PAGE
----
This was first published in my newsletter earlier this year.
I’m sure some of you saw the new research about Christians and racial justice released by Barna this week. Here are a few relevant sections:
There is actually a significant increase in the percentage of practicing Christians who say race is “not at all” a problem in the U.S. (19%, up from 11% in 2019). Among self-identified Christians alone, a similar significant increase occurs (10% in 2019, 16% in 2020).
There is, however, a boost in Christians’ willingness to strongly agree that, historically, the U.S. has oppressed minorities—from 19 percent in the 2019 survey to 26 percent in the summer of 2020.
Meanwhile, the number of those who are “somewhat motivated” [to engage racial injustice] has shrunk and the number of those who are motivated has held fairly steady over the past year, indicating some of those who might have previously been on the fence about addressing racial injustice have become more firmly opposed to engaging.
Some minority groups are, naturally, highly motivated to address the racial injustices that may affect them. Among self-identified Christians, Black adults in particular (46% “very motivated”), followed by Hispanic adults (23% “very motivated”), are eager to be involved—something few white self-identified Christians express (10% “very motivated”).
In short, American Christians in general are less willing to pursue racial justice, with white Christians leading the way, even as we are more willing to acknowledge past instances of racial injustice.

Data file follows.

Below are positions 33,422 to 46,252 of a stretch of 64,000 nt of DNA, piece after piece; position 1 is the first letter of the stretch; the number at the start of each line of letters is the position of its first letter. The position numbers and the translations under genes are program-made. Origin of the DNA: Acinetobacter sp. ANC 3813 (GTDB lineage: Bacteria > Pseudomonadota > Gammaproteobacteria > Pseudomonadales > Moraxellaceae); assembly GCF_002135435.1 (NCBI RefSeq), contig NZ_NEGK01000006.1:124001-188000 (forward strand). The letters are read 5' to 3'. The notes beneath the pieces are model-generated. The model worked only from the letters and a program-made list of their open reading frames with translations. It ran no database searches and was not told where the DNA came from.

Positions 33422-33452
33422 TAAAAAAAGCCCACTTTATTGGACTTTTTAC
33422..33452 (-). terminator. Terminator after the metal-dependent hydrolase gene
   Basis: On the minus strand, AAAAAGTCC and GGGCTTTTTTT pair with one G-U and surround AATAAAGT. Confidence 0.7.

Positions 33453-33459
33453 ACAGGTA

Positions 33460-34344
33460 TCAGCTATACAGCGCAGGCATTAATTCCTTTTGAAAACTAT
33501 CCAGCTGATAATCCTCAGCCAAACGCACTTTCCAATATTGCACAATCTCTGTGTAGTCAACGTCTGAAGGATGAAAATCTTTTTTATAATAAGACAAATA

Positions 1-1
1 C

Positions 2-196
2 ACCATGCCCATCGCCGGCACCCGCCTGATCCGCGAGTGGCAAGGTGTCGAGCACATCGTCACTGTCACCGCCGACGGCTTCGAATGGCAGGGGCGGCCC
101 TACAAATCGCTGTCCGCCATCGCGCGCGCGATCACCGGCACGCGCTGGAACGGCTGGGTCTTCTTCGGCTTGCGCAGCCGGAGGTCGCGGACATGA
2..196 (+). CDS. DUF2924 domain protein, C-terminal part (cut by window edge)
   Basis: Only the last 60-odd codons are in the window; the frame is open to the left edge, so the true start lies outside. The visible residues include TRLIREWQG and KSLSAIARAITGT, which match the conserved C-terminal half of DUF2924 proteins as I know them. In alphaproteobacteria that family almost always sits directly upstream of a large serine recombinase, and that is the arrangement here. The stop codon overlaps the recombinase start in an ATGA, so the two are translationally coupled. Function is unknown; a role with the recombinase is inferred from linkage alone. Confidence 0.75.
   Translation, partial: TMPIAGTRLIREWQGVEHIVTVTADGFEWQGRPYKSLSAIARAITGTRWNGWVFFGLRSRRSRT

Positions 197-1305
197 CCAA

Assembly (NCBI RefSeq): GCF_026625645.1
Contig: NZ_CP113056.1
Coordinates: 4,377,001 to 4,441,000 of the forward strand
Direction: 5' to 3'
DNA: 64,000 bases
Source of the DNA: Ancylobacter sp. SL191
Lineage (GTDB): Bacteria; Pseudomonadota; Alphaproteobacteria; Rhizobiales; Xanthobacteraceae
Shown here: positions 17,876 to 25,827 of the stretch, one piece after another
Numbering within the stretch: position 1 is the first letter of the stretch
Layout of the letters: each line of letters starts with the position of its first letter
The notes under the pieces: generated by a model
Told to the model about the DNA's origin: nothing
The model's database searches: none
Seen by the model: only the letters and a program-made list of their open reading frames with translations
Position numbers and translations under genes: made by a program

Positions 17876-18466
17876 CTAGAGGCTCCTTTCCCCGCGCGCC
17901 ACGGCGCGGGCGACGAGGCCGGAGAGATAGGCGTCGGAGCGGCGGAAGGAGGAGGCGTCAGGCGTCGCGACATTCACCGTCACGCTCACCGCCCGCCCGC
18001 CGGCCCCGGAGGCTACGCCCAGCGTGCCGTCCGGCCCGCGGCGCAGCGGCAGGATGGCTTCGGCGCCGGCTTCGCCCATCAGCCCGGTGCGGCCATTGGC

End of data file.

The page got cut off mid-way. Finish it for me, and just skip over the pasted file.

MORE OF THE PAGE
It seems we are watching an entrenchment happening in real time. Despite the very public instances of racial injustice we’ve all witnessed in the past few months, many Christians have found reasons to keep justice at a distance. Why?
Maybe we get the hint of an answer in the data that suggests a greater willingness to admit to racial injustice throughout our nation’s history. To be clear, there are plenty of people who struggle even with this as was evident this week in the president’s speech unveiling his 1776 Commission.
Our mission is to defend the legacy of America’s founding, the virtue of America’s heroes, and the nobility of the American character. We must clear away the twisted web of lies in our schools and classrooms, and teach our children the magnificent truth about our country. We want our sons and daughters to know that they are the citizens of the most exceptional nation in the history of the world.
There are still those working to whitewash our history of racial terror and trauma. Willful ignorance remains an attractive option for many Americans. So, the fact that a few more people are willing to tell the historical truth is good, even if it’s a pretty low bar.
So what might keep a person who can see past injustices from seeing them today? I wonder if it has to do with a sort of cultural individualism that severs a person from the generations before him or her. An understanding of persons as completely autonomous beings allows for us to acknowledge the ugly stuff of yesteryear because, well, we weren’t around.
(There’s more to say about how this hyper-individualism and generational detachment hamstrings Christian attempts at racial justice, but that will have to wait for another time.)
But our tone changes when we move the timeline forward; now it’s us we’re talking about. Could it be that our unwillingness to see injustice today has very little to do with the awful facts as others experience them and a lot to do with an unwillingness to admit our entanglement with those facts?
There’s a big difference between acknowledgment and confession. The first requires a bit of information and sympathy; the second, a tolerance for uncomfortably close truth and a whole lot of humility. Which is what makes Christians’ unwillingness to see today’s injustices so disappointing. Shouldn’t we know something about confession? Doesn’t the gospel provide a platform strong enough for the truth?
I think we do and think it does. Who’s with me?